Thoughts on Prayer

prayerIdeas of what I should, and should not, pray about are a problem in my life. I freely confess that I am not a good “pray-er” – I never seem to know what to say, I am sure I fail to say things I am supposed to, and I can’t even manage to close my eyes during prayers in church because it makes me anxious! I generally feel very inadequate about it, and sometimes even find myself reluctant to try to pray in case I get it wrong, in case I say or fail to say something that gives the impression I am disrespecting God, that I am not honouring him properly, not treating him as I should.

I listen to other people praying in church and I realise that I am nowhere near as formal as they are – my prayers are generally along the lines of a chat, much like the “test” conversations I have in my head with others, in order to think things through. I witter on to God, as though I were thinking to myself, rather than in some coherent, organised and formal way. Essentially my private prayers are along the lines of mental/verbal diarrhoea, which I am sure is not how I should be talking to God.

However, part of me says that prayer is a conversation with my Friend, and that there is nothing wrong with speaking to God as my friend, just as I would with those I am close to. I do think the formal prayers have a purpose, as does the more stately praising and thanksgiving (as opposed to, “I’ve had a nice day today Lord, thanks very much”) I suppose that really I think a combination of the two is important. It is something I struggle with, and am trying to learn more about – as I say, I am not a good “pray-er” although I would like to be.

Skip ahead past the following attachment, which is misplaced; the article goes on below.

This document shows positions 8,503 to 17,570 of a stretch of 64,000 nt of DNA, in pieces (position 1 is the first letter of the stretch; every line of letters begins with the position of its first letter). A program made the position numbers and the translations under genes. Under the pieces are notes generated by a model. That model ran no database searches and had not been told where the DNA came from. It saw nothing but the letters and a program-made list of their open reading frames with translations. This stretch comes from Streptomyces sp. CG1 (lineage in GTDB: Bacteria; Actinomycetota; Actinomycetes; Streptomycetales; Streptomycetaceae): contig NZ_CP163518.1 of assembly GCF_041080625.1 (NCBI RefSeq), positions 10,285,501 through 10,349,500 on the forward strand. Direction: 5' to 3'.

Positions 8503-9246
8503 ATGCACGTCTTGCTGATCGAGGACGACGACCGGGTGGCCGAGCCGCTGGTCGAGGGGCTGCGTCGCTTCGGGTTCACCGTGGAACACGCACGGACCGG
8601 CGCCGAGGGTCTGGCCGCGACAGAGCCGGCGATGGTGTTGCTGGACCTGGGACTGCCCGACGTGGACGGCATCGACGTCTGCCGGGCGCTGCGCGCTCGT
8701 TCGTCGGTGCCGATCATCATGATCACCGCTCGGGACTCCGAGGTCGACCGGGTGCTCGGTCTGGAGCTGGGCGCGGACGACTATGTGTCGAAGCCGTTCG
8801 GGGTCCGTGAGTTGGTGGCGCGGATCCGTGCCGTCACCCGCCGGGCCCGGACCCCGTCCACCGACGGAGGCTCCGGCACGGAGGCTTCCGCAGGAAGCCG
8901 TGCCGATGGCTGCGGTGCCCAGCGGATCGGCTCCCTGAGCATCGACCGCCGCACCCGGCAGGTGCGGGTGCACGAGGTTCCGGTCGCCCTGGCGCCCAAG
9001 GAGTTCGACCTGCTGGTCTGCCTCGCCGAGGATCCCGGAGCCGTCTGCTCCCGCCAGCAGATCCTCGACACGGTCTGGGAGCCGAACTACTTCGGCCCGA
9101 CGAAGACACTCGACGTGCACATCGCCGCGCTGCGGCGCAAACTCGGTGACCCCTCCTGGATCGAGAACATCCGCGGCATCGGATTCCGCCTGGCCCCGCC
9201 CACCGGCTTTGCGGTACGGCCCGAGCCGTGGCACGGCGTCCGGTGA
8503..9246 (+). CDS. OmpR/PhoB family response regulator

I tend to place rules on what I should and should not pray about, rules I am not so sure are actually correct. For instance, I think that if I find someone attractive, I should not be praying “I fancy so-and-so, please Lord may they like me too.” I suppose that is because I think of sexual/romantic thoughts as being less worthy, too low, too earthy to be brought to God. Now, that is my gut reaction, but my head tells me something different – the Bible says that we should:

Cast all your anxiety on him because he cares for you. (1 Peter 5:7)


Cast your cares on the LORD and he will sustain you; he will never let the righteous be shaken. (Psalm 55:22)

It seems that whatever troubles us – however “insignificant” – should be brought before God. Indeed, if I have a little problem – like fancying someone – I would mention it to my friends, so why not God? The Bible talks about giving thanks in all circumstances (1 Thessalonians 5:18) – talking to God whatever is happening to us. I suppose it is part of the idea that God doesn’t just want our goodness, that he is not just looking for some super-spiritual wonderful person, that he loves and redeems the whole of us, from the head to the feet, and everything in between. So I think that he is also interested in all of us, all our cares and concerns from the trivial to the major – from the worthy (world peace, and end to poverty) to the small (may my football team win, may this food be tasty.)

This idea helps me when it comes to prayer. I may be deeply depressed, but I am likely to think that I shouldn’t bother to pray, not so much because I do not think God can/would answer, but because I think that there are far more worthy things to be praying about. After all, what am I? Just a fairly insignificant human being, whose well-being doesn’t really matter, whose happiness and suffering are a bit pathetic compared to the awful suffering some people endure. So I end up not praying for God’s help because I think that he has far better things to be concerned about.